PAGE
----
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From Dylan to TikTok: Evolving Leadership for the GenZ Wave

As Bob Dylan famously said, "the times they are a changin'". This couldn’t be truer as we see the new generation step into the workforce. Growing up in the digital age, becoming masters of technology much younger than previous generations, and having their entire lives lived on social media, along with the Pandemic shaping their college careers; GenZ is ready to step in and redefine the workplace on their own terms.

Gone are the days of people coming into a business, nose to the grindstone, and wanting nothing more than career advancement. GenZ wants more out of life. Whether it's more work-life balance, experiencing new industries on their terms, or wanting to break the norm of the traditional career path; GenZ is here, and they want what they want (and in the days of instant gratification - they want it NOW!).

The bigger question posed is: how do managers of older generations (as a millennial, it pains me to now be in that category, but such is life) get them focused and productive while keeping them engaged, entertained, and committed to a company's mission that was set in stone well before they walked across the graduation stage, let alone into your office for their first-day orientation?

Meeting with other leaders in the staffing industry at the SIA Exec Forum earlier this month, it seems to be a hot topic not only for staffing but for any industry. I won't bombard you with the same "no one wants to work," "loyalty to companies is gone," or "they want everything given to them" adages, while some of those may seem true, there is a different approach we should be taking.

I’ve had the opportunity to manage some of the most talented and productive GenZ talent in staffing. The drive is there, but we must channel their uniqueness and let them fly as they want. I promise the returns are there if you invest the time diligently AND with true intentions.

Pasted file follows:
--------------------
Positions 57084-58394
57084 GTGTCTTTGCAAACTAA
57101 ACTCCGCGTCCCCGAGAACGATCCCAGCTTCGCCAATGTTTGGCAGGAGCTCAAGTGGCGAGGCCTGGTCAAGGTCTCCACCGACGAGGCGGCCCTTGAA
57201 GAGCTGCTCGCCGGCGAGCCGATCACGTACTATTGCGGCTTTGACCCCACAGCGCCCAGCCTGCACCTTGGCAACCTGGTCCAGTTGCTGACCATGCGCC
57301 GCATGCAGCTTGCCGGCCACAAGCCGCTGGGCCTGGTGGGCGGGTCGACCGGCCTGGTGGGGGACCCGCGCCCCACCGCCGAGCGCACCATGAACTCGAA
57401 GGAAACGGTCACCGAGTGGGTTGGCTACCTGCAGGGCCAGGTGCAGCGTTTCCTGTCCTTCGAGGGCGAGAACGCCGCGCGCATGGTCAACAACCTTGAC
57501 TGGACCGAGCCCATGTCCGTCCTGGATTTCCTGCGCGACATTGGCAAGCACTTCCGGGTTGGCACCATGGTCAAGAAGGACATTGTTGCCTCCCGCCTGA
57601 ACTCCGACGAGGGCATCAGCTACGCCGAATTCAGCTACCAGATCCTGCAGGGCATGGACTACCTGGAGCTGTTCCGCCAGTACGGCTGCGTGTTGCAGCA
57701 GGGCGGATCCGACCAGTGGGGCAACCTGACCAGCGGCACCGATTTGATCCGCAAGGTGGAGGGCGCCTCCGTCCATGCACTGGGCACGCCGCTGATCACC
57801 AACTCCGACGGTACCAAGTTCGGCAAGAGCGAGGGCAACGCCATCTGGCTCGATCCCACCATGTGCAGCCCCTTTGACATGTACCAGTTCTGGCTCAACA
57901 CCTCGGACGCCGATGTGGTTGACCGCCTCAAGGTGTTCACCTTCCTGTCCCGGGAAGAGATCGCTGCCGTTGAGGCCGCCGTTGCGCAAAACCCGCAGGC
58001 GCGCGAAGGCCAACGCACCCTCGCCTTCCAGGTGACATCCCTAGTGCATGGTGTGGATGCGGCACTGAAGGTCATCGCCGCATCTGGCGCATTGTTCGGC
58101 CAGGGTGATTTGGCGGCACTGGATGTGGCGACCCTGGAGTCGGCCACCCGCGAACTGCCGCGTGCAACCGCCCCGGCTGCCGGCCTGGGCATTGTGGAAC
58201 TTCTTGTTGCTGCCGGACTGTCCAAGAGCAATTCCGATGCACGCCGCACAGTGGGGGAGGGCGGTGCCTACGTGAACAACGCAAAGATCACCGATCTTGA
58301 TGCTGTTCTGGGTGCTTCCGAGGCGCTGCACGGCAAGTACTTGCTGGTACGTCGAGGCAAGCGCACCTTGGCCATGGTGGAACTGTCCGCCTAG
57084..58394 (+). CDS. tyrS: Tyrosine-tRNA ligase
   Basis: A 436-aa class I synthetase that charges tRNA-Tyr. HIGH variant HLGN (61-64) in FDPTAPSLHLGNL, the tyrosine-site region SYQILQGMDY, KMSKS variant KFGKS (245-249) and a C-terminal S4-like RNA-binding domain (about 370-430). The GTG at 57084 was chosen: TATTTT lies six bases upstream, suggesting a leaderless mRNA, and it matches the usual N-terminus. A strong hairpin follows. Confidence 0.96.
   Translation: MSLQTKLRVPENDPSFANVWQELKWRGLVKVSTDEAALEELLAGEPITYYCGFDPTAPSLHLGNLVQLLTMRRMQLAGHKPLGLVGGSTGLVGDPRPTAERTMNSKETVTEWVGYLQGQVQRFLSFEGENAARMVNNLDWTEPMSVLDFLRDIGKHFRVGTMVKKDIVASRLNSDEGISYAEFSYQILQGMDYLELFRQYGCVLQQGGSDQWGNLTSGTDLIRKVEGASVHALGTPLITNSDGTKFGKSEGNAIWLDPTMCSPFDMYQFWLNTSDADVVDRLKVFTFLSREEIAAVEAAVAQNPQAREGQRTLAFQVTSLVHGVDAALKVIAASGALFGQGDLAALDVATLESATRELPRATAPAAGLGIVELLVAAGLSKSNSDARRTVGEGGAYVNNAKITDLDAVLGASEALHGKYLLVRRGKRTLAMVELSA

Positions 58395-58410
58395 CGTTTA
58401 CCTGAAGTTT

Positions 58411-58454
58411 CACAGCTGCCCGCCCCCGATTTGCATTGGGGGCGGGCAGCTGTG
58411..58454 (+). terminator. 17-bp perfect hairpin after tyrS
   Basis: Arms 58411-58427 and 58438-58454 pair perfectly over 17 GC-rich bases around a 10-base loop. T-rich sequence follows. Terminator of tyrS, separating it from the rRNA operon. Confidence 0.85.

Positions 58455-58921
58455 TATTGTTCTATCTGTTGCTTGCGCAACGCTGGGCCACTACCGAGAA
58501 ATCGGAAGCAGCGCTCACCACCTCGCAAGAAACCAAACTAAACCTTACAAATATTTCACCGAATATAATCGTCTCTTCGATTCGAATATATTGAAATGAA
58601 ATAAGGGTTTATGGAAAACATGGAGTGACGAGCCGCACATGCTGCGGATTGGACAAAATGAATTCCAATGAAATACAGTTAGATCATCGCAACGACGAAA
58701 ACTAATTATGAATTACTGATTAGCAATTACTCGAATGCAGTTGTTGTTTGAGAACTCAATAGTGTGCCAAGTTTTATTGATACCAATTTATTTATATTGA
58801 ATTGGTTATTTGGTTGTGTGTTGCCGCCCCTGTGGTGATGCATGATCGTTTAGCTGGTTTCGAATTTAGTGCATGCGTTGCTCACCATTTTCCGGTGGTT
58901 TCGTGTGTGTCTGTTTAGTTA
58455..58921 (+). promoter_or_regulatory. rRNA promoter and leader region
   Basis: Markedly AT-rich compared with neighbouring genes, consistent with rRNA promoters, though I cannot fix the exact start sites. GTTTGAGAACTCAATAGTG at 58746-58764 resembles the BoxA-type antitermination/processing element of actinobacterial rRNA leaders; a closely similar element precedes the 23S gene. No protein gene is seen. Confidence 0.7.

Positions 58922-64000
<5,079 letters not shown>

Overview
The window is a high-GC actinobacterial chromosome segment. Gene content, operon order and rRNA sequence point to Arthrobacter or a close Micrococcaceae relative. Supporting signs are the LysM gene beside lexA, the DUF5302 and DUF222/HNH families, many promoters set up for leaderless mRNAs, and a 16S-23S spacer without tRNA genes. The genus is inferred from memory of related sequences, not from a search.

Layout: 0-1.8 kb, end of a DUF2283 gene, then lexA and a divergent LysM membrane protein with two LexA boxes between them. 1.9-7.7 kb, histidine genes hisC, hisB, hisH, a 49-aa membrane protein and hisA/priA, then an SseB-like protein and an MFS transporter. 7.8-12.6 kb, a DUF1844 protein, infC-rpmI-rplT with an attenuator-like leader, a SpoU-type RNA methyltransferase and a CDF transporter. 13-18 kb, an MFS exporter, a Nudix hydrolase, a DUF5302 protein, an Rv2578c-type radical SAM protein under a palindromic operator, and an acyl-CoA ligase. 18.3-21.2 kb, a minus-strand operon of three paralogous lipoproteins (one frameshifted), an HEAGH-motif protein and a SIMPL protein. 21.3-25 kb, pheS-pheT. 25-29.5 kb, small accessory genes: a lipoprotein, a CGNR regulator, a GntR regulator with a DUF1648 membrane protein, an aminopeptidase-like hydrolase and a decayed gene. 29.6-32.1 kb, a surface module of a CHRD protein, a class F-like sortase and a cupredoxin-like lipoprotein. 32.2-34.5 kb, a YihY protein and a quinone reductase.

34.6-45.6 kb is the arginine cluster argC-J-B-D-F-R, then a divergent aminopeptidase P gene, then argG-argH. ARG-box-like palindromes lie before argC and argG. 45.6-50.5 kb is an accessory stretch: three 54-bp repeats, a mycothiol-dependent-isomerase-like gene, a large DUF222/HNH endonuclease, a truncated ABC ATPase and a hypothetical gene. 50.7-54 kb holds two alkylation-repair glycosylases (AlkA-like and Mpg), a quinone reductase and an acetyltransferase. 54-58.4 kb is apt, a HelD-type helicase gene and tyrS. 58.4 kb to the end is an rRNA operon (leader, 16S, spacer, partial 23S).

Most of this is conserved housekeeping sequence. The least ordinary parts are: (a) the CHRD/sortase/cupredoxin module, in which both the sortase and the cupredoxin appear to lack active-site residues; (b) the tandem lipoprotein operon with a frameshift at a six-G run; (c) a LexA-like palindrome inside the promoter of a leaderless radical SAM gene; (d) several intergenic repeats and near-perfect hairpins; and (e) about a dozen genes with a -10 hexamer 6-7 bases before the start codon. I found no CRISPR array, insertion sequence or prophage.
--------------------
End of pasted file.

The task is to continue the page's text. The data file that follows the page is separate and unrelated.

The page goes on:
Here are three actions leaders must take to captivate GenZ and cultivate a winning culture:

1. Channel their uniqueness:

We can't manage anymore with the same old playbook. We have to find what makes each personality on our team tick. I urge you to take a genuine interest in your GenZ employees - not just from a professional standpoint but more importantly, what drives them personally. Jack Welch, former GE CEO, famously said,

“If the rate of change on the outside exceeds the rate of change on the inside, the end is near.”

This is truer now than ever. We as leaders must be open to change and hearing other perspectives, or else we’re all out of a job! Don’t let this take away from your efforts with your more tenured staff, but rather integrate it so that the team, regardless of tenure or age, are all moving forward in the same direction—THE WINNING DIRECTION.

2. Invest time diligently:

Take time out of your hectic day to give them the support they need to be successful, in business and life. Go beyond the standard onboarding and gain a personal connection with each individual. At Butler Street, we say,

“your learning curve is your earning curve.”

Invest time early and often, be a champion for them, and give them the tools to be successful.

3. Listen:

GenZ, if nothing else, is vocal about what they want! Don’t shy away from their ideas or pigeonhole them into the old way of thinking. Make sure you are actively listening (2 ears, 1 mouth) to your younger employees and taking what they have to say to heart. The one-size-fits-all model is out the window. Take what they have to say to heart and implement the good ideas into your business while refining the less-than-perfect ones. The managers and companies that take the time to listen and implement will see much better results than those who stick to the “this is how we have always done things here” mentality.

At Butler Street, we are prepared to help you. Whether your organization needs to re-energize leadership or upskill talent, we have a program to take your leadership and GenZ talent to the next level! Every company is going to be hiring these individuals, but not every company is equipped to make them successful. Do your research, invest in training, and champion them. If you don’t, the end is near!


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